There is a rather unfortunate split in how you can handle certain levels though. In levels that take place on a planet, you view the Arwing from behind and have no aiming reticle for your lasers. You have to eyeball the position of your ship and angle it a certain way to hopefully send your lasers where you want them to go, a prospect made more difficult by the fact you’ll move your Arwing around in the process. While you will get the hang of it, it’s never quite precise enough, not helped along by the fact your lasers take some time to travel so you have to do a bit more leading than you’d expect. This issue is remedied quite well in the space levels, where you can use a first-person mode that gives you a targetting reticle. In the areas where you can see your Arwing, it not only is hard to aim, but the Arwing’s model fills a lot of the screen real estate to make it harder to avoid things or aim at them all that well. In first person, all you have is your big green square to guide you, and your shots are much more accurate for it. I felt like I could shoot things reliably in this mode, and while it’s stranger to dodge in this mode because you don’t have a good view of the space your starfighter occupies, I at least never felt like I hit anything I shouldn’t have. If anything, it seemed like I squeaked by a few things I thought would hit me for sure! In both modes you can spin to deflect lasers or brake and boost to avoid obstacles, so there’s certainly a few ways to help you avoid trouble in either mode if you feel you can’t manage a quick dodge. Only a few areas ever require intense reflexes though and even if you do end up eating some hits, you have enough health that you can often squeak by and potentially make it through the level if you play it safe from there. I would say there are health pick-ups, but that same blessing that made it seems like you didn’t hit an enemy even though it looked like you did hurts when its time to get pick-ups. Health rings, laser upgrades, bomb pick-ups, shield boosters… all of them require you to fly into them, and the game is pretty picky about what qualifies as flying into them. If you don’t have the time to line up your flight then there’s no reason to even go for that health pick-up that popped out of an enemy. The ship can’t make such quick adjustments to the flight path to accommodate the sudden appearance of some pick-ups, and touching the side of the pick-up doesn’t count as acquiring it.
A lot of these issues so far aren’t dealbreakers. A lot of points exist where it can be improved, but some just require adjustment to your approach or acceptance of a limitation. The flying and shooting are all still very fun, with a variety of challenges, some good difficulty segregation, and a few secrets here and there as well… but there’s one aspect of this game that hurts it, and it pains me to say it… but its the graphics.
A game doesn’t need good graphics to be good, and a bad game can have amazing graphics… but the important part about graphics is properly conveying what the player needs to see and interact with. Star Fox for SNES was chasing the 3D trend and trying to be cutting edge when the medium wasn’t even going to master polygonal graphics until after the Nintendo 64 era. Star Fox decided to make 3D models on the SNES, and to handle that demand, the appearance of the objects in game is incredibly simplistic and rather bland. A lot of white, red, blue, and grey makes up the game’s models, with the heaviest emphasis being on white and grey. Wireframes and weird objects that don’t resemble anything realistic make up a lot of the environments and obstacles. Even when it was new the game was ugly, it was just doing something that didn’t seem possible and was novel for doing so. It’s certainly impressive that the SNES was pushed this far visually, but the sacrifices done to make it work hurt the gameplay. Enemies have very simple designs that don’t convey much, and while there are a lot of enemies in the game, many are variations on simple designs like orbs and ovals. You’ll see the same butterfly enemy a lot too, since that’s one of the shapes that’s distinctive enough in the graphics to be interesting even if it doesn’t make too much sense why the enemies have butterfly-shaped spaceships. The bigger issue with the visual design is the fact the game can’t display too much because of it and enemies that are a bit too far away are hard to make out. If you could shoot the enemies just fine, who cares how ugly they are, but at a distance, enemies become static messes and your lasers don’t seem to hit them reliably because of it. Bosses are big enough to avoid these problems mostly, retaining features at a distance because of their size. However, when the game involves mostly shooting at little enemies or dodging obstacles you need to see coming, its important to have a good view of what is coming up ahead. This makes the moment to moment gameplay less fun than it should be, but it doesn’t drag the game down too much. Things are visible if hard to discern, and if you just keep firing with little concern for accuracy you can eventually hit those blobs of static a ways out. I wouldn’t be surprised if the visuals are also why the pick-ups are harder to get than they should be.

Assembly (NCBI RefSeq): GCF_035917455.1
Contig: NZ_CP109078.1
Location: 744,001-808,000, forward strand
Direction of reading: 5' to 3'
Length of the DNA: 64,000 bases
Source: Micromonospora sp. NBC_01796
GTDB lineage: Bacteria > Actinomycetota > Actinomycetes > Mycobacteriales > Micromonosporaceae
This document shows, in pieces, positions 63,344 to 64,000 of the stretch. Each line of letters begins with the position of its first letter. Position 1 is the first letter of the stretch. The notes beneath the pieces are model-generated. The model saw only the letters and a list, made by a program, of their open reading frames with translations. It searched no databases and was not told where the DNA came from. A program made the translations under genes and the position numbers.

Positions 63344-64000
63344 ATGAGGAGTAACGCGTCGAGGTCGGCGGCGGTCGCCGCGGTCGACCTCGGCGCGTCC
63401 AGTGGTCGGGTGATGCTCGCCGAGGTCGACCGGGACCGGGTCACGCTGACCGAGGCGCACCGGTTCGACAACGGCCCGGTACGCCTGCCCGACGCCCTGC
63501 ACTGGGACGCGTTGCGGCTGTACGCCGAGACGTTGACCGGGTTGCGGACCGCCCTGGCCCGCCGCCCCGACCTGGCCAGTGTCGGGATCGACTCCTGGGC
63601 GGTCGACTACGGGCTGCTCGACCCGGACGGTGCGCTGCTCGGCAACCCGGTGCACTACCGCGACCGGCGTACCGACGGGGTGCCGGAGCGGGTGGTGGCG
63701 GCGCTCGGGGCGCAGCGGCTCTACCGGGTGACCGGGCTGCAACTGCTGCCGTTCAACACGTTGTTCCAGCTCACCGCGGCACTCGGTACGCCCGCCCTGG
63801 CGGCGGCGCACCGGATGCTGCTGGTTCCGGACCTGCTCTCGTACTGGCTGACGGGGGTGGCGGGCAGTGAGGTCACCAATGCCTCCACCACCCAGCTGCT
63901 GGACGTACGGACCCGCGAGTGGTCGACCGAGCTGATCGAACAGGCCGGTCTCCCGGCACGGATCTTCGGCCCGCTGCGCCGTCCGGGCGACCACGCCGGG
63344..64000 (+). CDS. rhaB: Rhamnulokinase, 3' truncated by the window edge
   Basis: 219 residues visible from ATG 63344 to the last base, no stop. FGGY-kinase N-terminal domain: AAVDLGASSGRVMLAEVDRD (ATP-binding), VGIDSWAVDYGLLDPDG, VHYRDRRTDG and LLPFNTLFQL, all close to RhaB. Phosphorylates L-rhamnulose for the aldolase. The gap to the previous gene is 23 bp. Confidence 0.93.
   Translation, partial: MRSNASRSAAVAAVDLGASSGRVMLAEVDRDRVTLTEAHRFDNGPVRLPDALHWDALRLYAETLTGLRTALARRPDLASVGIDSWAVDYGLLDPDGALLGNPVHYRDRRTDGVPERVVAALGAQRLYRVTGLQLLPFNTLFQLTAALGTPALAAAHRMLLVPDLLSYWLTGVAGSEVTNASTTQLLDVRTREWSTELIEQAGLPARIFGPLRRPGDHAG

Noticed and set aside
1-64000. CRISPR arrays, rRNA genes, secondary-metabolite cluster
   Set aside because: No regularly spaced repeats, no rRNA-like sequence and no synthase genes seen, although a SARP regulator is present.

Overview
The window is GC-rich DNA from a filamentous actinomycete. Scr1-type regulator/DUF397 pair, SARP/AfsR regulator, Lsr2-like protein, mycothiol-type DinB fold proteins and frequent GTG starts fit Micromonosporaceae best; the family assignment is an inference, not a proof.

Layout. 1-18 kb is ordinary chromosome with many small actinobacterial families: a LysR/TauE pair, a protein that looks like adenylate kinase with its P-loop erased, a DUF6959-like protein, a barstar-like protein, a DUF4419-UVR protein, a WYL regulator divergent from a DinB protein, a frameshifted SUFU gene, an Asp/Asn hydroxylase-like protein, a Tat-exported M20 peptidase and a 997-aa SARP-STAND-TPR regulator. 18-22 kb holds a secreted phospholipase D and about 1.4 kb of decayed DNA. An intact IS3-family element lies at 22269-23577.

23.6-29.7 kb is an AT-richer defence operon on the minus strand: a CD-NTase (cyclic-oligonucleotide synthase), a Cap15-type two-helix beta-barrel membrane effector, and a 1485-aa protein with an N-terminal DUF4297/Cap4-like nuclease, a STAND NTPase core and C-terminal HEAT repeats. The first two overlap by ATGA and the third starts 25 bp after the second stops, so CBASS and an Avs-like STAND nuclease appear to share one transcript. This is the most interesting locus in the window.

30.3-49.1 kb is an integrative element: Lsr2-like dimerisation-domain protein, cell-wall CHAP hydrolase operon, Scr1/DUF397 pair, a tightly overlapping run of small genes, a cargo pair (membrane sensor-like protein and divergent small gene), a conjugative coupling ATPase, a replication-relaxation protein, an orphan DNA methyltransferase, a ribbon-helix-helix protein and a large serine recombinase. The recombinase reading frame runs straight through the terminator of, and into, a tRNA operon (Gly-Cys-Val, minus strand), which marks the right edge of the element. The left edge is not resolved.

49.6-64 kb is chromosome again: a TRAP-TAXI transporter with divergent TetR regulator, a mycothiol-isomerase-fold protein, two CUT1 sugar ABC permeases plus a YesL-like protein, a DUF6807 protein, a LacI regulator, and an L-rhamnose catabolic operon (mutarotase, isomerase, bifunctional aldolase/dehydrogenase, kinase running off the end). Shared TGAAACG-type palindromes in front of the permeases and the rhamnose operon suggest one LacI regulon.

THE VERDICT: Although the 3D graphics were the marketing gimmick of the original Star Fox, they seem like the game’s weakest feature. Sure, you don’t actually move in three-dimensions since the game’s always moving you forward itself, but flying through the many levels and gunning down a bunch of spaceships along the way is fun in the style the game does present to you. It balances its challenge well enough and gives you quite a bit to do and a few different ways to play through it, but almost everything comes with the caveat that this game could be so much clearer visually if it hadn’t prioritized looking interesting over playing the best it could.
And so, I give Star Fox for the Super Nintendo…
A GOOD rating. Star Fox has a good formula, one that survives contact with visuals that are more ambitious than they are functional, but if it had focused on the functionality of the visuals rather than pushing the envelope, a lot of its niggling issues could have been erased and replaced with elements that would make this a Great game. That’s partly why later titles in the series do much better with the formula, as they have systems to back up their gameplay style, but Star Fox was doing what it could with its hardware and came out with a product that is still enjoyable even if sometimes its hard to tell what the game is showing you.
All in all, Star Fox is a good start to an amazing series, and while its first outing wasn’t the best, it did show the strong potential of the series with some satisfying space shooting and an interesting little solar system to travel through.